Western Lit was the name of the course I took at Cornerstone University in the Fall of 1973 with the intelligent and enthusiastic Dr Diane Portfleet. We had a big fat Norton Anthology but Norton — whoever he, she, they was or were — decided what to include and therefore what to read. That whole approach got hammered when postmodernity bloomed with its claim that inclusion meant exclusion, and the choosers of inclusion were also the choosers of exclusion and who did they thin they were … and even more, their choices reflected their bias and it was time to own up to prejudice and downright powermongering in this whole “literary canon” thing. At the time I took Dr Portfleet’s class I found an affordable copy of The Great Books of the Western World, which I still own and I’ve read a fair number of the books.
What do you think of a “canon”? What do you think of Jockers’ approach below?
But changing the canon — or even a proliferation of canons, as literary studies has fractured into a collection of increasingly well-defined subfields — takes us only so far. Readers are finite creatures, capable of making their way through only a tiny fraction of the millions of books published over the centuries. The problem, at this sort of scale, has less to do with canonical selection bias than it does with our inevitable ignorance of nearly everything that has ever been written. It’s one thing to claim that a particular book was influential in its day (though influence is a tricky matter, more sociological and economic than literary) or that a text has been treated as important in subsequent scholarship. It’s something else entirely to argue that the same book is “representative” of a genre’s or an era’s output, especially when even the best-informed critics have read almost none of the material in question.
So how can we know the outlines of literary history without reading an impossible number of books? One answer is that we can’t. At best we tell stories, some of which are more convincing than others for their intended audiences, but all of which are based on vanishingly small slivers of evidence. Alternatively, we abandon the project entirely, preferring instead to make small but more easily defensible claims about individual texts. A third option, though, would be to change the way we work, to preserve large-scale claims by ending the singular identification of literary study with close reading….
Into this uncertain scene comes an important new volume by Matthew Jockers, offering yet another headword (“macroanalysis,” by analogy to macroeconomics) and a range of quantitative studies of 19th-century fiction. Jockers is one of the senior figures in the field, a scholar who has been developing novel ways of digesting large bodies of text for nearly two decades. Despite Jockers’s stature, Macroanalysis is his first book, one that aims to summarize and unify much of his previous research. As such, it covers a lot of ground with varying degrees of technical sophistication. There are chapters devoted to methods as simple as counting the annual number of books published by Irish-American authors and as complex as computational network analysis of literary influence. Aware of this range, Jockers is at pains to draw his material together under the dual headings of literary history and critical method, which is to say that the book aims both to advance a specific argument about the contours of 19th-century literature and to provide a brief in favor of the computational methods that it uses to support such an argument. For some readers, the second half of that pairing — a detailed look into what can be done today with new techniques — will be enough. For others, the book’s success will likely depend on how far they’re persuaded that the literary argument is an important one that can’t be had in the absence of computation.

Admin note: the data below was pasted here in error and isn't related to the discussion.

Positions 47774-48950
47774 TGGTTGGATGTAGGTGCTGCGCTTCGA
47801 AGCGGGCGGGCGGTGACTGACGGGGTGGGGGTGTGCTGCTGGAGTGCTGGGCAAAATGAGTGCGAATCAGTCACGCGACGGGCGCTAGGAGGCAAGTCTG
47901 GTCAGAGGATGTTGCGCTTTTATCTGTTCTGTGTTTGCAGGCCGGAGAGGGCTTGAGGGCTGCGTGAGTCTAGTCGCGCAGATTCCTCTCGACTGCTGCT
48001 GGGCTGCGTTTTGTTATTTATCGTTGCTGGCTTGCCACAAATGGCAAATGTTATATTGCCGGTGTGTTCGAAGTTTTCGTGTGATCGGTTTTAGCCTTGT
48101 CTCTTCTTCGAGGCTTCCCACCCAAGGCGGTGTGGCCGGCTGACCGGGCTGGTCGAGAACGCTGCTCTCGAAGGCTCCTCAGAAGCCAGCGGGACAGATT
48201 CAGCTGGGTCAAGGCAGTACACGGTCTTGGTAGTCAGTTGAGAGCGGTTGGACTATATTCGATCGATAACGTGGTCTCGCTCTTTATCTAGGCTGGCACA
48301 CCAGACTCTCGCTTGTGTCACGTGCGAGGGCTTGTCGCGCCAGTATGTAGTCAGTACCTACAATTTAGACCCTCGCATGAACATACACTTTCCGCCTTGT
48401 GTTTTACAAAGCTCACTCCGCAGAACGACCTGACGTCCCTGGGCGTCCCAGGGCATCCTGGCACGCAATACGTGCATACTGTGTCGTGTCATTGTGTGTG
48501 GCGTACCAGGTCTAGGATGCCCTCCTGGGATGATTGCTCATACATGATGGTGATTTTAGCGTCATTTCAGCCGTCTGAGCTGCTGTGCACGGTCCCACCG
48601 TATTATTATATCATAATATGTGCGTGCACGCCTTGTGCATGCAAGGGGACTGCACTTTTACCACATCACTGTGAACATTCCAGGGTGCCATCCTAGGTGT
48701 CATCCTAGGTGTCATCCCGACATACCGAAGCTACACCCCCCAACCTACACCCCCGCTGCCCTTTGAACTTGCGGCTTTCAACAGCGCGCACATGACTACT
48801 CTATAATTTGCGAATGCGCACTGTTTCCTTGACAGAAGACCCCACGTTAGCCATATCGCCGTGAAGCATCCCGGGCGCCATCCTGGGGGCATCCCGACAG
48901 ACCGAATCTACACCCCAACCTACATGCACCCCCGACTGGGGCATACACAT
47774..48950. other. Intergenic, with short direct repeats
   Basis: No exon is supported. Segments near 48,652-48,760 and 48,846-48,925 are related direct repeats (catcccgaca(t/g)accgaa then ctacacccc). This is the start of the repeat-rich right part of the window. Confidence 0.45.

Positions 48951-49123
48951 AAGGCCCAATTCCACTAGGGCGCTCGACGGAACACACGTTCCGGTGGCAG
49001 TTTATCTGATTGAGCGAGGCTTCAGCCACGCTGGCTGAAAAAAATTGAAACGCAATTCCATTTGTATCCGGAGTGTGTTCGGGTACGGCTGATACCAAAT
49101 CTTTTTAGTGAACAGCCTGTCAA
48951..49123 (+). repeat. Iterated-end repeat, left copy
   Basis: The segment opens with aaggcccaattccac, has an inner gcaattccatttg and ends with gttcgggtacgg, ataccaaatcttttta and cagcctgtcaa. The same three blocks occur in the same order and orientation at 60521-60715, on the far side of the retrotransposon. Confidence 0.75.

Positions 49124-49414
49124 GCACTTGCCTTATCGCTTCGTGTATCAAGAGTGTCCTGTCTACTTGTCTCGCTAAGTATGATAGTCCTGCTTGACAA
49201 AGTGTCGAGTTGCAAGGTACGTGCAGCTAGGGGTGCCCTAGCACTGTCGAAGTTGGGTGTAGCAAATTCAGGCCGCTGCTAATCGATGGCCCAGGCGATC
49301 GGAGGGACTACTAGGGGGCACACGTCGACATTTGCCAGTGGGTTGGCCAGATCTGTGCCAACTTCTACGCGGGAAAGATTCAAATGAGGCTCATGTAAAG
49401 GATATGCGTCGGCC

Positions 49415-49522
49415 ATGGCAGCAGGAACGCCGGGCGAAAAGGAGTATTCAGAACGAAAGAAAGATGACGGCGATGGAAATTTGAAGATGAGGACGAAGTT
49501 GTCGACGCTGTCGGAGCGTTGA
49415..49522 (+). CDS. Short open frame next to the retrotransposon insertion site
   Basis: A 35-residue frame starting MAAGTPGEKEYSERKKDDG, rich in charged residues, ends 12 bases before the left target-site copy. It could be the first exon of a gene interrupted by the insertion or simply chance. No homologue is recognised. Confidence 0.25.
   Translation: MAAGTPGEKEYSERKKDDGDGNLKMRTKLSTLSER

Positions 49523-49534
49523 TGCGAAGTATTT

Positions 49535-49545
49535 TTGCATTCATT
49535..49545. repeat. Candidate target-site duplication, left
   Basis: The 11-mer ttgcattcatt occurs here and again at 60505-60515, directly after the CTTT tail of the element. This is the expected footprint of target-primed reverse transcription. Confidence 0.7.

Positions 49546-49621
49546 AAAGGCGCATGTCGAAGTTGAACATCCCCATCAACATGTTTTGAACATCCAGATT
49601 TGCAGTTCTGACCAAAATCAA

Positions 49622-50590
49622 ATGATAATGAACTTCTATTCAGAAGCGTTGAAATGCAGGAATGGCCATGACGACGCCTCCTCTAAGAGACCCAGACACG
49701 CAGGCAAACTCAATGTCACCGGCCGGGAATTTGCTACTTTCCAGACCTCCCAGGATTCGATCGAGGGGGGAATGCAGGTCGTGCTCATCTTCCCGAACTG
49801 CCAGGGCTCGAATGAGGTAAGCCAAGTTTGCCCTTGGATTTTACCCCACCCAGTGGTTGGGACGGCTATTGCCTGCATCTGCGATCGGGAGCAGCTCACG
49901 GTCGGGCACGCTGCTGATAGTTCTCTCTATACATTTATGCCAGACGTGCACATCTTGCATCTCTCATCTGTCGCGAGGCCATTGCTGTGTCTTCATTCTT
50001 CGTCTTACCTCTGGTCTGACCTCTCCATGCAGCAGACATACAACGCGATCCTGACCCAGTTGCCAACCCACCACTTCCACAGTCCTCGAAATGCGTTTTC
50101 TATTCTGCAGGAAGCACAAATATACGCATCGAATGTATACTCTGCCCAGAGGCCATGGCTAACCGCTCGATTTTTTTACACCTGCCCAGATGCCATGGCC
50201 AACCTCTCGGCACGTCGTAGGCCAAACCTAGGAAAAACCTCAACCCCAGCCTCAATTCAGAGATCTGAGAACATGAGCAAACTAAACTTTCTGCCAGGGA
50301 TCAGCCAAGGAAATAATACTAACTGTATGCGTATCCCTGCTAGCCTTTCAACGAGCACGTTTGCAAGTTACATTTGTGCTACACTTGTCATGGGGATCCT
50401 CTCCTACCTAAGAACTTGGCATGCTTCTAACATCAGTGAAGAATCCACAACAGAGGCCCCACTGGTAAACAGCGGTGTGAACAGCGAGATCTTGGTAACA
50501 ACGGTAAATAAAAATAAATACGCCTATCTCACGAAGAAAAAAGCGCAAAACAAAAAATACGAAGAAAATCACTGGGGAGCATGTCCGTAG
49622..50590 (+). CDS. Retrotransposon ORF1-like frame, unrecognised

So, what’s the literary argument? Roughly speaking, it’s that there are real, broadly identifiable differences between whole classes of books from different time periods and genres and written by authors of different genders and nationalities. If that fact seems obvious, we should ask ourselves what we really know about, say, British fiction as a whole and how we could possibly establish that knowledge in any fully persuasive way using our traditional methods. For every purportedly distinguishing feature of British fiction, there are dozens or hundreds of American (or Indian or Russian) books that exhibit it. Eras and periods are the same, with endlessly multiplying forerunners and stragglers outside their temporal bounds; there are thousands of men who write “like” women and vice versa (enough, in fact, that we might wonder if there’s really a difference between them, especially in the modern period). Such difficulties are of course in many ways constitutive. It’s absurd to imagine a definitive answer (computational or otherwise) concerning the nature of British or modernist or women’s writing, or to the singular generic membership of any given book. But if we’re curious and honest, don’t we want to know whether our provisional answers hold up even a little outside the narrow samples on which they’re based? Wouldn’t we like to know if it’s possible to tell the difference between books — all books — published in the United Kingdom and the United States? Or written by women and by men? Not in any individual case susceptible to a dully correct result, but in aggregate?